عنوان مقاله [English]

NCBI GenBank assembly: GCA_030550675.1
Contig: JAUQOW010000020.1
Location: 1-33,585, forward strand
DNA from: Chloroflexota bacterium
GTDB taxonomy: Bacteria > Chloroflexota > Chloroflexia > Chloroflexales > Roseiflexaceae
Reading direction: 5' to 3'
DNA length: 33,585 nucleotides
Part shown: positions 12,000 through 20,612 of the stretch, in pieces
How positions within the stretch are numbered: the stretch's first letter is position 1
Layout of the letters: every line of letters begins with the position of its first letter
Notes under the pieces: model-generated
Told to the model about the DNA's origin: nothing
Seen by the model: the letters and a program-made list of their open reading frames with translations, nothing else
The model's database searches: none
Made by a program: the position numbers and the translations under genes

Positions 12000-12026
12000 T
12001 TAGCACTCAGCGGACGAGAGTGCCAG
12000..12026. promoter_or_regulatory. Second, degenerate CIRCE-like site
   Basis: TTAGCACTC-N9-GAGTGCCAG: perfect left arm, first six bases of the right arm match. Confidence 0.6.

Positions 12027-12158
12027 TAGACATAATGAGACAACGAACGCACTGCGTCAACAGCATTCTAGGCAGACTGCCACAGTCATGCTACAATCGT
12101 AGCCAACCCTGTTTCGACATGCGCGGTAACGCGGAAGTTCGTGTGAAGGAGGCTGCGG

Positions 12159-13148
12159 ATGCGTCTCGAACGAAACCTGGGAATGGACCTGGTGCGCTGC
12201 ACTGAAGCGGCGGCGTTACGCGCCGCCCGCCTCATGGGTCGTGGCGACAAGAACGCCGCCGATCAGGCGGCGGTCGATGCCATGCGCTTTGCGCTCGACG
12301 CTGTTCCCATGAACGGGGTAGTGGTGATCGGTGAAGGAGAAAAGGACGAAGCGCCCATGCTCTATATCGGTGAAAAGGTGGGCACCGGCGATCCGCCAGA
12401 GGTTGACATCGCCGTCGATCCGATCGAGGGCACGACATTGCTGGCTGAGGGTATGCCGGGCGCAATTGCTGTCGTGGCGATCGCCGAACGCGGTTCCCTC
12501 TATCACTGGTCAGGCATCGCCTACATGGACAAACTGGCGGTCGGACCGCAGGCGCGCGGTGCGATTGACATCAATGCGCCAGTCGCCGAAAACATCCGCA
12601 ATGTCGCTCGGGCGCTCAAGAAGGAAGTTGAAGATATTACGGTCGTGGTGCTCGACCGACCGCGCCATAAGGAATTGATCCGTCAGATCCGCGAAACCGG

This essay deals with one of the most controversial issues in contemporary epistemology and philosophy of science, i.e. the relationship between ‘human interests’ and ‘knowledge,’ particularly ‘scientific knowledge’ (SK), and aims to present a tenable model of this relation. First, three different models will be discussed and criticized: the ‘transcendental’ relation between interests and knowledge (Habermas), the one-sided ‘constructive’ relation (Strong Program), and the two-sided ‘constructed’ relation (Actor-Network theory). In our view, each of them suffers from some serious shortcomings, which should be resolved in a satisfactory manner. Secondly, based on some useful achievements in contemporary philosophy of science, we will put forward a new model of the relationship between interests and SK within a general ‘decisionistic’ framework, which seems to be immune to the foregoing criticism, and explain more realistically the actual situations of scientific actions. In this theory, in a nutshell, as merely one of the key factors in a complex, contingent collection of ‘decision vectors,’ interests could contribute into the process of scientific decisions.